closed between 1887 and 1896
Scarborough Street Synagogue 
previously The Gun Yard, or Gun Square, 'Polish' Synagogue
Scarborough Street, Goodman's Fields - until 1870s: Mansell Street; originally Guy Yard, or Square, Hounsditch closed 1920s
a private minyan
Moses Moore's Synagogue
66 Mansell Street
closed late 19th century
not known
Flasch's Synagogue (or Flasch's Congregation) Mansell Street
not known
Mansell Street Synagogue (Zussmann's Synagogue) Mansell Street
Peace & Tranquility Chevra (originally Mansell Street Synagogue, then Buckle Street Synagogue Mansell Street, then Buckle Street (off Leman Street)
closed pre-1918
(United) Kalischer Synagogue, or Kalischer Chevra St Mark's Street
closed by 1896
Lodzer (the Lodz) Synagogue
probable successor to Bikkur Cholim Sons of Lodz Chevra
80-81 Davis Mansions, New Goulston Street
(previously Newcastle Street)
merged c1934 with Lubiner to become Lubmer & Lomzer (Lubimer & Lodzer) Synagogue; closed after 1947, joined Fieldgate Street Great Synagogue
(Great) Alie Street Synagogue
41 Alie Street (formerly 40/41 Great Alie Street) closed 1969, joined Fieldgate Street Great Synagogue, which in turn closed 2007
Cannon Street Road Synagogue
143-145 Cannon Street Road
closed 1970s, joined East London Central Synagogue (Nelson Street)
1898 3 at times,
and also to the Adath Yisroel Burial Society
of the Union of Orthodox Hebrew Congregations

Commercial Road Talmud Torah Synagogue 
(also Christian Street Synagogue or Talmud Torah Synagogue)

9-11 Christian Street closed some time between 1930 and 1980 (reports vary), and now based at 153 Stamford Hill N16

since 1980 the site has housed Markazi Masjid mosque
independent, later 3
Shadwell and St. George's Synagogue 
(Chebrah Torah & Bikkur Cholim)
191 The Highway
(previously 59 St George Street)
closed c1951
Buross Street Synagogue 47a Buross Street, Commercial Road closed pre 1956, joined East London Central Synagogue (Nelson Street)
3, later independent
Sander Street Synagogue
2 Sander Street
closed after 1947
(50 members in 1905, 70 in 1915)

Commercial Road [Beltz] Synagogue
90 Commercial Road
(corner of Berner [Henriques] Street
linked in some way with Plotsker Synagogue [below]; now joined with East London Central Synagogue (Nelson Street)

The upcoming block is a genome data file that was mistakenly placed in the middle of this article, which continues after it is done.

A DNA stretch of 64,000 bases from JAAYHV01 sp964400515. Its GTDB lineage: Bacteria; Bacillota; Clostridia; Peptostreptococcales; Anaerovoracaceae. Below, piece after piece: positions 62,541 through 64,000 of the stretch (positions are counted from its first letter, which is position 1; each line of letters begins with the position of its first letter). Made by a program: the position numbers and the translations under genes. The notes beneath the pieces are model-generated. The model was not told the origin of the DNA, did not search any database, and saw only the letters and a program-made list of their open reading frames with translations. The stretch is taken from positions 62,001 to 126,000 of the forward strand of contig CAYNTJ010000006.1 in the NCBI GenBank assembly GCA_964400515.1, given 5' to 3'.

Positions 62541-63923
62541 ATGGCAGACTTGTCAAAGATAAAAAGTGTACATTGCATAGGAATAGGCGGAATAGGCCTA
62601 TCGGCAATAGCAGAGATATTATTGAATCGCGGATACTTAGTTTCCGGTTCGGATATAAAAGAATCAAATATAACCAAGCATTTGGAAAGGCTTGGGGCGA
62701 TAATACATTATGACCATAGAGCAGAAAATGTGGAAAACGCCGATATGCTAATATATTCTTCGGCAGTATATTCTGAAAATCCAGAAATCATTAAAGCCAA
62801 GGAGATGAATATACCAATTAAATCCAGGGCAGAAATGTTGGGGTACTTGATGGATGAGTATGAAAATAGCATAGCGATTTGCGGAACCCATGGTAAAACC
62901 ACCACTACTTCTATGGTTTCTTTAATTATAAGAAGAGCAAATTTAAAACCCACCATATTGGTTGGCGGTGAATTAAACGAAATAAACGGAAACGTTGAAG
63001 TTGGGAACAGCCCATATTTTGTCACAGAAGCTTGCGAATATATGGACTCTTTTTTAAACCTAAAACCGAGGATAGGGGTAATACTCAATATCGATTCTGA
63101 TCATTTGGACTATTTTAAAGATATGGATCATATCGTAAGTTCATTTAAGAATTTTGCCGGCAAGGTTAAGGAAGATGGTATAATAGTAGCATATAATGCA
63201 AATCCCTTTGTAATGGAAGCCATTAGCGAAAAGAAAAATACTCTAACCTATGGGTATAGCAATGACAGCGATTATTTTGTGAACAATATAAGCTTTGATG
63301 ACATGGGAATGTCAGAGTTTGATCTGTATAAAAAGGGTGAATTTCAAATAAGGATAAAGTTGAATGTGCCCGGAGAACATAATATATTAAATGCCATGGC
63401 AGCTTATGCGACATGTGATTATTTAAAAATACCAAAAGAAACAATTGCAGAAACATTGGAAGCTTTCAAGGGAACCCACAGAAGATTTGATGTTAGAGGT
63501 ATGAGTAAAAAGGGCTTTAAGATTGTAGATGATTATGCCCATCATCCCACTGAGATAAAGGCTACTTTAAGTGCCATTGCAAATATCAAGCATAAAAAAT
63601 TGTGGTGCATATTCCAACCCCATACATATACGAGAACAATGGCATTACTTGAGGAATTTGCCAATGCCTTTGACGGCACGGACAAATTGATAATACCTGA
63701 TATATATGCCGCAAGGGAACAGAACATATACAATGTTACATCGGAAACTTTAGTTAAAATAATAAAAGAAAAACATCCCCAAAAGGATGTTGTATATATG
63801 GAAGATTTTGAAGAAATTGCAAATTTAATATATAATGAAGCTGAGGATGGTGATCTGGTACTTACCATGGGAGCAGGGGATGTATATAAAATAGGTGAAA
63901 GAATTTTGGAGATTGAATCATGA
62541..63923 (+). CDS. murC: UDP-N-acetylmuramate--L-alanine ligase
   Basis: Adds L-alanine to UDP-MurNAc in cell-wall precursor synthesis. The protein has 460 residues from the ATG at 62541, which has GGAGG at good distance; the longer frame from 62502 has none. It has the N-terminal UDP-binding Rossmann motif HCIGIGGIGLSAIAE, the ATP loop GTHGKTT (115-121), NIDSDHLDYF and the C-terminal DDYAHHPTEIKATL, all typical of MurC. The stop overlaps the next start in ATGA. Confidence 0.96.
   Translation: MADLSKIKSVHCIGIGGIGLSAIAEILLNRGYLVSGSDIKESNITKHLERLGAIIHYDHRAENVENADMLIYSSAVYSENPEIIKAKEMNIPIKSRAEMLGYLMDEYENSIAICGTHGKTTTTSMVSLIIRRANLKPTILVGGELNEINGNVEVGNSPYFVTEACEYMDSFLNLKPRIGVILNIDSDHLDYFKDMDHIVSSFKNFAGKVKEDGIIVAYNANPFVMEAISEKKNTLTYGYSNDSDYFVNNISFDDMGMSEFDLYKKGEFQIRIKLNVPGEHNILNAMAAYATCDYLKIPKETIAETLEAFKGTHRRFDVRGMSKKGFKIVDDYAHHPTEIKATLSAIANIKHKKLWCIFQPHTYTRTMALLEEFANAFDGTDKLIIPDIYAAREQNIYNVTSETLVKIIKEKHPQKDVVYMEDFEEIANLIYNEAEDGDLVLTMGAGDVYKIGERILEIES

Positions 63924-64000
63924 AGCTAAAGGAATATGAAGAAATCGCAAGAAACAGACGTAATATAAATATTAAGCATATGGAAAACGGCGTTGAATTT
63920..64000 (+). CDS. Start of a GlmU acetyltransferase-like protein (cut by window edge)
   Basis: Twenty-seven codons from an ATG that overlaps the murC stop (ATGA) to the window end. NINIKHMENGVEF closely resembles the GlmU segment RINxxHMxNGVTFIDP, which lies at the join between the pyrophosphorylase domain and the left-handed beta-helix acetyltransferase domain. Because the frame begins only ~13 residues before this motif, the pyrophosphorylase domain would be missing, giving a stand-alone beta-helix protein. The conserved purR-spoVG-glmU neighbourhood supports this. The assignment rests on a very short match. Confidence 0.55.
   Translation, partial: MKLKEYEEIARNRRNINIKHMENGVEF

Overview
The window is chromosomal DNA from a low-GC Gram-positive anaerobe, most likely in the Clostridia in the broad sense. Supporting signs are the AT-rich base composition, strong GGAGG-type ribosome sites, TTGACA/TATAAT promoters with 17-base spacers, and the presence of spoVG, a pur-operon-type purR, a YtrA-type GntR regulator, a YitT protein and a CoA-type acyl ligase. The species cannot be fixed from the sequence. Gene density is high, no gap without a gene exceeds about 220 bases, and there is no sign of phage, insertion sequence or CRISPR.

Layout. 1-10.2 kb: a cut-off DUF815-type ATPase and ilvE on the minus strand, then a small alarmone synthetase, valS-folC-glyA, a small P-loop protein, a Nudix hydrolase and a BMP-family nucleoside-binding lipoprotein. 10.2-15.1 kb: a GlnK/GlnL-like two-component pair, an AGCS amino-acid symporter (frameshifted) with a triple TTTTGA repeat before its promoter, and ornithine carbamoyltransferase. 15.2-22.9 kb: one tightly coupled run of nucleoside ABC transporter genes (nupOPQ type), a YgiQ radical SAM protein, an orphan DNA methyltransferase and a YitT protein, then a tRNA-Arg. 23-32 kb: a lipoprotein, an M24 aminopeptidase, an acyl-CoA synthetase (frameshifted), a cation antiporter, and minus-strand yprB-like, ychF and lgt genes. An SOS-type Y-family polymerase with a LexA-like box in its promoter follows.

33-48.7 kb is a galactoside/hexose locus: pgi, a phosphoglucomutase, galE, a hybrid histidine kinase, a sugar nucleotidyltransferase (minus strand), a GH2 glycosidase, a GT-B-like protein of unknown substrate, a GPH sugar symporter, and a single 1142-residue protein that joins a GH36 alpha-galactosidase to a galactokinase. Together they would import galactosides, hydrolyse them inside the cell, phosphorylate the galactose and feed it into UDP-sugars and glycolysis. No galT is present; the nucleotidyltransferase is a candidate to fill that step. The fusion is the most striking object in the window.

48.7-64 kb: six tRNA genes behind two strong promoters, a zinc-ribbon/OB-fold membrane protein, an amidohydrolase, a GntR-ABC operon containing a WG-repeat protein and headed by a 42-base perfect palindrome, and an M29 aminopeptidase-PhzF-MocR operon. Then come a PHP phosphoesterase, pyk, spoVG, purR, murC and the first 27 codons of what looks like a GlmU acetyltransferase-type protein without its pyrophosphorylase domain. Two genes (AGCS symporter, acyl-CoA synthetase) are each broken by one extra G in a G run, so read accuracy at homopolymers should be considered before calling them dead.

Neshelska Synagogue Lawrence Buildings, Cannon Street Road closed 1920s
Little Alie Street Synagogue (New Synagogue)
(formerly Zoar Baptist Chapel)
Little Alie Street
closed 1920s
Lubiner (the Lublin) Synagogue
3 Lawrence Buildings,
Cannon Street Road,
merged c1934 at this address with Lodz to become Lubmer & Lomzer (Lubimer & Lodzer) Synagogue; closed after 1947, joined Fieldgate Street Great Synagogue
Plotsker Synagogue
45 (previously 90?) Commercial Road closed pre-1930
pre-1919 3
Stertzover Synagogue
15 Fenton Street, Commercial Road
(84 members in 1919) closed post-1956
Commercial Road Great Synagogue
262 Commercial Road
closed 1969, joined East London Central Synagogue (Nelson Street)
B'nai Brichtan (Sons of Brichtan) Synagogue 23 Bromehead Street closed 1952, joined East London Central Synagogue (Nelson Street)
The Rumanian Synagogue
6/7 Christian (previously Matilda) Street closed after 1947
Grove Street (Great) Synagogue 96 Golding (formerly Grove) Street closed after 1949, joined East London Central Synagogue (Nelson Street)
Union of Orthodox Hebrew Congregations Special Verein (Society) Bikur Cholim 39 Harris Buildings, Burslem Street [d]
closed c1948
Union of Orthodox Hebrew Congregations Hebrew Centre Synagogue 74 Jane Street
closed 1940s
Philip Street - independent (with burial rights West End Great Synagogue, Soho), then 3 as...
...Philip Street & Shadwell Synagogue
25 Philchurch (formerly Phil[l]ip) Street, Backchurch Lane
closed after 1956

[a] two of the three small congregations established in London in the eighteenth century. The third was the Cutler Street 'Polish' Synagogue.
[b] pictured inside in 1930, and site today; also Chazan (cantor) Halter with his pupils. There had also been a Kurland Synagogue at 133 Cannon Street Road [now part of City Wellbeing Practice], not recommended for inclusion in the Federation because it had no accommodation for women and no fire exit; in 1946 LBM took a 99-year lease on the premises to establish, or perhaps continue an existing, mikveh (ritual bathing place for women).
[c] the Barry Sisters sang Meyn Shtetele Beltz - this YouTube recording is accompanied by a wonderful collection of photographs. In the late 1930s the synagogue employed Bernat Hecht, born in Ruscova, Romania, as a cantor - the father of former Conservative party leader Michael Howard.
d] right is Harris Buildings, on the corner of Golding and Burslem Streets, in 1970.

See further Peter Renton The Lost Synagogues of London (Tymsder 2000) and many others' historical and autobiographical writings about local synagogue life.